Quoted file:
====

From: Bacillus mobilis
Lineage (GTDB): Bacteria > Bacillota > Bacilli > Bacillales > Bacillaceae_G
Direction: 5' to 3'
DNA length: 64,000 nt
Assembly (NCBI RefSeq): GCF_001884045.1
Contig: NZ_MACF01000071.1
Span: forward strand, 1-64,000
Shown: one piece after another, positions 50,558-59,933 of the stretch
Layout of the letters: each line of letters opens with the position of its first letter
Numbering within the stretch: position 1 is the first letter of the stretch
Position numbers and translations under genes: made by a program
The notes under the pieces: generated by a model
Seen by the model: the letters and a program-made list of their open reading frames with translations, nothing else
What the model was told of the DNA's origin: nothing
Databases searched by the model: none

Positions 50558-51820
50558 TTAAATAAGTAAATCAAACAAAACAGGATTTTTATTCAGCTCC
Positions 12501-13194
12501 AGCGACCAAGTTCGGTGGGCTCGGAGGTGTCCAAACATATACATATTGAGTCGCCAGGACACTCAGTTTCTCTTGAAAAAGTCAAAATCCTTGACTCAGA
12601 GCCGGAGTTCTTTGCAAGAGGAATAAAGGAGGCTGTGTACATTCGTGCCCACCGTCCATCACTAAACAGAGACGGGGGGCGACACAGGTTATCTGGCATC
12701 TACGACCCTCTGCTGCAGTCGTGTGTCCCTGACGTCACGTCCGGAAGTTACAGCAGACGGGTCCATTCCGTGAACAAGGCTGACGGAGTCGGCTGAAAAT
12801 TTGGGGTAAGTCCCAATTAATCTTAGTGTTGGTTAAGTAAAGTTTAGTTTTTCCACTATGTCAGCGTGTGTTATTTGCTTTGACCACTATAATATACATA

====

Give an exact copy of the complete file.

From: Bacillus mobilis
Lineage (GTDB): Bacteria > Bacillota > Bacilli > Bacillales > Bacillaceae_G
Direction: 5' to 3'
DNA length: 64,000 nt
Assembly (NCBI RefSeq): GCF_001884045.1
Contig: NZ_MACF01000071.1
Span: forward strand, 1-64,000
Shown: one piece after another, positions 50,558-59,933 of the stretch
Layout of the letters: each line of letters opens with the position of its first letter
Numbering within the stretch: position 1 is the first letter of the stretch
Position numbers and translations under genes: made by a program
The notes under the pieces: generated by a model
Seen by the model: the letters and a program-made list of their open reading frames with translations, nothing else
What the model was told of the DNA's origin: nothing
Databases searched by the model: none

Positions 50558-51820
50558 TTAAATAAGTAAATCAAACAAAACAGGATTTTTATTCAGCTCC
Positions 12501-13194
12501 AGCGACCAAGTTCGGTGGGCTCGGAGGTGTCCAAACATATACATATTGAGTCGCCAGGACACTCAGTTTCTCTTGAAAAAGTCAAAATCCTTGACTCAGA
12601 GCCGGAGTTCTTTGCAAGAGGAATAAAGGAGGCTGTGTACATTCGTGCCCACCGTCCATCACTAAACAGAGACGGGGGGCGACACAGGTTATCTGGCATC
12701 TACGACCCTCTGCTGCAGTCGTGTGTCCCTGACGTCACGTCCGGAAGTTACAGCAGACGGGTCCATTCCGTGAACAAGGCTGACGGAGTCGGCTGAAAAT
12801 TTGGGGTAAGTCCCAATTAATCTTAGTGTTGGTTAAGTAAAGTTTAGTTTTTCCACTATGTCAGCGTGTGTTATTTGCTTTGACCACTATAATATACATA